PORT ANGELES — Clallam Bay customers now have running water after a bypass pipeline was constructed around a massive landslide.
Clallam Bay was back in service on Tuesday with a boil-water order after the pipeline was finished, flushed, disinfected and samples were submitted to a lab for testing.
The boil-water order is expected to be lifted today if the lab finds that all is well, said Nicole Hartman, PUD communications manager.
A series of storms hit the North Olympic Peninsula on Nov. 15, causing major flooding and landslides throughout the Pacific Northwest, including the West End.
A massive landslide between Sekiu and Clallam Bay broke a pipeline, and the Hoko pump station was flooded. Water was cut off to Sekiu until the PUD rerouted water from the Clallam Bay reservoir, which later ran out of water.
The pump station was back online on Thursday, and pipeline construction began Saturday at milepost 15.8 along state Highway 112 and stretched to the site of a second smaller slide at milepost 16.3.
“There is slack in the bypass pipe to account for slide movement,” Hartman posted online on the PUD website.
“Sections of the pipe are able to be removed to allow WSDOT (Washington State Department of Transportation) to conduct clearing without residents losing service as long as the (Clallam Bay) reservoir is kept full,” she said.
Clallam County Public Utility District commissioners on Monday approved the repair of the pump station and the construction of the bypass water line as emergencies to allow the work to be done without having to go out for formal bids.
The cost of the construction of the pipe is estimated at $80,000, with a breakdown of $30,000 for a contractor, $35,000 for materials, $8,000 for an electrical contractor and $7,000 for PUD crew overtime pay.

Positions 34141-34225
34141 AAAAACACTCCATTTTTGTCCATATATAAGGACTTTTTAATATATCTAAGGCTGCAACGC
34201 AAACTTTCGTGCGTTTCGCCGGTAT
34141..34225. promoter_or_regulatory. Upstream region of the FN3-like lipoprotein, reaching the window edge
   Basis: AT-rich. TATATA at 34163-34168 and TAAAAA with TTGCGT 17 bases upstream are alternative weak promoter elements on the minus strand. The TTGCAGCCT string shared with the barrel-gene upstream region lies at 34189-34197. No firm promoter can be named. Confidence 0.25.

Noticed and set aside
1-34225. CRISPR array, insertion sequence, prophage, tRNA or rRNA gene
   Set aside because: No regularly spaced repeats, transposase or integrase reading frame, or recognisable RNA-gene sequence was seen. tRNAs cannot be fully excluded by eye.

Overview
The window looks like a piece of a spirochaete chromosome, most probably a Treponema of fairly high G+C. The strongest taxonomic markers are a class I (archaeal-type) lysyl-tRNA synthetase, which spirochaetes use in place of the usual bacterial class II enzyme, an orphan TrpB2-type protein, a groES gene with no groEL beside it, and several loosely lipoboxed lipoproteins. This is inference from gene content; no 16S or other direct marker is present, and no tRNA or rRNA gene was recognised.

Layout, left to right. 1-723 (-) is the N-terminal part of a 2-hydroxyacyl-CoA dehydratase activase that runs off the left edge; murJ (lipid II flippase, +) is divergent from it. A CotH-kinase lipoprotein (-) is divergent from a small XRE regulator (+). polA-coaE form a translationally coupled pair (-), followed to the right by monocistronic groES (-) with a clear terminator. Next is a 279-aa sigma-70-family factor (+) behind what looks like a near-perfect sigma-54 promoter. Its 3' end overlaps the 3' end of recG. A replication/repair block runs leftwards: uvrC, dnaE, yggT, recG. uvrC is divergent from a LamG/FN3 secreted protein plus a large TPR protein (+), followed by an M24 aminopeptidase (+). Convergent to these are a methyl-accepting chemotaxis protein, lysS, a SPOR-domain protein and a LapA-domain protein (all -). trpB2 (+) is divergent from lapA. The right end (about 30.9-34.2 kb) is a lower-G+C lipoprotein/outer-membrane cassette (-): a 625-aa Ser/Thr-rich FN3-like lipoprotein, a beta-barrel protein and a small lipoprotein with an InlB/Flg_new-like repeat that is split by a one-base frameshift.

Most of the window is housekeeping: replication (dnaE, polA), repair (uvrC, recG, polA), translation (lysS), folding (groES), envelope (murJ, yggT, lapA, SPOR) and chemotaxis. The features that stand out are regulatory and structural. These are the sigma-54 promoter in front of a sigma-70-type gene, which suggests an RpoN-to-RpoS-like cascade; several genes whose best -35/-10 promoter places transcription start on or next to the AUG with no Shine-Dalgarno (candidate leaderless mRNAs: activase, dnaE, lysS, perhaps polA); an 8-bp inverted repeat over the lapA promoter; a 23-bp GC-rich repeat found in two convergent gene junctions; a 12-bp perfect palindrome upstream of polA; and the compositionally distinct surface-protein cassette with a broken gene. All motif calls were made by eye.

“In these situations, we need to get a contractor going immediately and also get the materials they need for construction ordered and delivered, said Tom Martin, the water and wastewater systems manager for the PUD.
“This emergency declaration will allow us to expedite the process,” he added.
Clallam PUD selected Jacobs Excavating to do the reconstruction of the pipeline.
“They were the emergency response contractor on another break that we had last winter,” Martin said.
Martin told of the events last week.
“When the storms hit, we had some alerts go off that indicated that there were electrical problems with the Hoko Pump Station,” he said.
“Soon thereafter, we had a high-water alarm, and soon after that, all data communications were lost.
“We had two things going on: We had a main break from the landslide, and the pump station was flooded … but the check valve at the pump station kept the Clallam Bay reservoir from draining immediately,” Martin said.
The reservoir drained later, and Clallam Bay customers lost running water.
Flooding in the Hoko pump station required some of the pumps to be replaced, but the landslides prevented vehicles from accessing the pump station until Wednesday.
The PUD partnered with many local retailers along with the Washington State National Guard and local volunteer pilots to deliver water to Seiku and Clallam Bay water customers.
Reporter Ken Park can be reached at [email protected].